The idea is to use scrollIntoView() method. This method can be applied to any JQuery Object. Most pages have a footer (Our example has one). Scroll into view on Footer will trigger the call to pull the next set of items. Now, we would not want to keep scrolling till heaven meets earth, right? So, we bring in an end point. A point at which our code stops scrolling. The code snippet below will scroll till we reach any selector with a specific keyword.

def scroll_until_element_exist(selector,keyword)

        function checkID(){ var allSections = $('#{selector}');
        var result = false;
        allSections.each(function(i, sec) {
            if (!result) {
                result = sec.innerHTML.contains('#{keyword}');
    return result;}
    return checkID();


To call the method


will scroll the page till we reach Item 50

Protip Use this method in your base page (if you follow Page Object model) and that you won't have to repeat this code anywhere else.

Moving from Tumblr to Github IO

The Need

I have been blogging quite infreqently these days, infrequent partly due to lack of time and partly due to wrong choice of blogger. Tumblr looked quite easy to manage to begin with. It looked and felt quite compact as well. My needs of blogging required less time to publish and more options to format.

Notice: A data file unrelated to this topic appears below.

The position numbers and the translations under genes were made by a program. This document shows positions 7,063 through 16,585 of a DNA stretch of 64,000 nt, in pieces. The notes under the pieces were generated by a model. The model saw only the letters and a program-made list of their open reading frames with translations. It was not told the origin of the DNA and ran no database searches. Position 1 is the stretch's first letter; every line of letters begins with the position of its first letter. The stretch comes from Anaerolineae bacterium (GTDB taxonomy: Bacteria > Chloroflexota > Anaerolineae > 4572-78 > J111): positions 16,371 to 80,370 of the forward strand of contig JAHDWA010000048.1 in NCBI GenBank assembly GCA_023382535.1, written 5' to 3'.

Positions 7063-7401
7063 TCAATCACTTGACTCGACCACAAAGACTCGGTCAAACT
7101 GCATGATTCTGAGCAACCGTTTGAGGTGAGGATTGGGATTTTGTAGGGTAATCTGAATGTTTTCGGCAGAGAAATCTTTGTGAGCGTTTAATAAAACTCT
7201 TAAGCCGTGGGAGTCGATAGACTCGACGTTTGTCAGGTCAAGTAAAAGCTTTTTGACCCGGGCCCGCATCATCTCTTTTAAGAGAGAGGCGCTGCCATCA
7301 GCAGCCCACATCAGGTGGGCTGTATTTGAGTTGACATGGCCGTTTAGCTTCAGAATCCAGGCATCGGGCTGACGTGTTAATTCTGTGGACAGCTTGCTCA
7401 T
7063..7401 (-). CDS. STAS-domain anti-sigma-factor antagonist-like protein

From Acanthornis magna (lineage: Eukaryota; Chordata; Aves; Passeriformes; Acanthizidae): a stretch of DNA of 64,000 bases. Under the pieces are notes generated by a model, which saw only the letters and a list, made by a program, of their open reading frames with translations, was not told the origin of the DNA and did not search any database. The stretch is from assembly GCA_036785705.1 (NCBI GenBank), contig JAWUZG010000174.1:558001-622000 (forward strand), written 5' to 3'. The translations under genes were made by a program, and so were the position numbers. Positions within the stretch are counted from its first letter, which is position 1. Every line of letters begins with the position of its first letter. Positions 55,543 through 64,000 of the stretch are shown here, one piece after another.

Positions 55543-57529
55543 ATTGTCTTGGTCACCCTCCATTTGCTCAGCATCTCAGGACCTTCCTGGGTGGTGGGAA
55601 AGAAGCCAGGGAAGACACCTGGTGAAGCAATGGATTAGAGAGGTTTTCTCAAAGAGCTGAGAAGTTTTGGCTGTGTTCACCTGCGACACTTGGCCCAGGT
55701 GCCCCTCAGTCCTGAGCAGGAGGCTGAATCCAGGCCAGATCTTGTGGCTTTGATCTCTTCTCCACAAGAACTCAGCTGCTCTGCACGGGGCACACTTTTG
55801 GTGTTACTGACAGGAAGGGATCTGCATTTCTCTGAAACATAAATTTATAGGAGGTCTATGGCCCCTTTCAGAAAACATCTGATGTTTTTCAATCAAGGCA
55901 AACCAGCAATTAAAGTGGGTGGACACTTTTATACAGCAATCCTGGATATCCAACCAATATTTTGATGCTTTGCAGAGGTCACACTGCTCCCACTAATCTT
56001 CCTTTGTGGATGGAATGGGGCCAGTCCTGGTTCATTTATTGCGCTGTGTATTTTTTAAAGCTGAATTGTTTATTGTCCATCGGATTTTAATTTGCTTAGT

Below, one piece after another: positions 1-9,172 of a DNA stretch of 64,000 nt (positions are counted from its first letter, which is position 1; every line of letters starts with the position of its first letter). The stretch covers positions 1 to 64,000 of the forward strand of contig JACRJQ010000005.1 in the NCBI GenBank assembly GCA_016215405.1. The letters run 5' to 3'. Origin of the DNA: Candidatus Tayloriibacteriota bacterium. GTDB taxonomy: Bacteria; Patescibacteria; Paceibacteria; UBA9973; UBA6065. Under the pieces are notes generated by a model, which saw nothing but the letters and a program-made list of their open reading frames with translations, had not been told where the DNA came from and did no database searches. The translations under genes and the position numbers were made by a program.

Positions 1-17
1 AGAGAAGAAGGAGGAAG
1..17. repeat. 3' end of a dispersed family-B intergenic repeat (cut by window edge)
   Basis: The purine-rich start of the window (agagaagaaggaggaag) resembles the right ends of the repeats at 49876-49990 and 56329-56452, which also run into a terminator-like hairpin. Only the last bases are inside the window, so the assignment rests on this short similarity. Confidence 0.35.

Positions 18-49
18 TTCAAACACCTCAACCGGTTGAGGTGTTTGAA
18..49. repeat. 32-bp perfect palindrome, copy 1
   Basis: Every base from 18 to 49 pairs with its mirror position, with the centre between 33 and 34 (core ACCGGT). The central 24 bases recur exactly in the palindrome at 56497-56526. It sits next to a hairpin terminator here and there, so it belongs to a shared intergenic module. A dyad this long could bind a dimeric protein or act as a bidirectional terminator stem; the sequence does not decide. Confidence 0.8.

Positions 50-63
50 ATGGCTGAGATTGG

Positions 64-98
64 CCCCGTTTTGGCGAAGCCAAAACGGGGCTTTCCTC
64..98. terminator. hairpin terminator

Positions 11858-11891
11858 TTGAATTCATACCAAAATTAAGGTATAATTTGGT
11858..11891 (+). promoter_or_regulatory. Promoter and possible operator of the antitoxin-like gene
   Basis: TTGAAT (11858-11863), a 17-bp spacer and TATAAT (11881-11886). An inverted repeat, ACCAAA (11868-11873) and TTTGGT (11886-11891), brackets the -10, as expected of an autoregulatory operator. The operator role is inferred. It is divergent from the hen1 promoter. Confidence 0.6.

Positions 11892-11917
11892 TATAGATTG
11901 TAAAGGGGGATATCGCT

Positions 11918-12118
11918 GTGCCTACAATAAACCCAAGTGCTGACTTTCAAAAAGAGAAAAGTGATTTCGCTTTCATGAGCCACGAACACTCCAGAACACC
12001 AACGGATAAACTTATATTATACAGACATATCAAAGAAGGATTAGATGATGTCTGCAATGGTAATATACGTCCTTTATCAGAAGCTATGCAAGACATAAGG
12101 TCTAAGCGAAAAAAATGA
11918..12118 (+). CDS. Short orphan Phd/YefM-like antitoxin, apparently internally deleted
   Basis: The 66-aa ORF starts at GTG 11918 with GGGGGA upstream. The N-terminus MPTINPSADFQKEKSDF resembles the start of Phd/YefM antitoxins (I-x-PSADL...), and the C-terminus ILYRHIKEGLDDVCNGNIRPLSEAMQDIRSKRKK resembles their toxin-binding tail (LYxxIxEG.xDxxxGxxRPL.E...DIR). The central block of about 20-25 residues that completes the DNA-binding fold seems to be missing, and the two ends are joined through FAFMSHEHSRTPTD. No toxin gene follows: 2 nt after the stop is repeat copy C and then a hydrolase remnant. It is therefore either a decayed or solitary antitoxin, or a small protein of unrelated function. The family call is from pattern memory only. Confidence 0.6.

However, I figured tumblr has its own limitations in terms of support for multiple formats. More specifically, I found the need to add more code snippets as and when required and putting them up on Tumblr was rather laborious. Hence decided to move.

Github IO

Github has been the de-facto place to store code and it was only a matter of time, I moved here. Considering my urge to stay hands-on, Setting up a blog on Github IO turned out to be more Terminal-based. This worked well for me.

This also throws up a lot of other possibities. With Github hosting the blogs, I can later do * Link my repos to this * Added code snippets and Gists and place references here * Buy a domain and host few other content there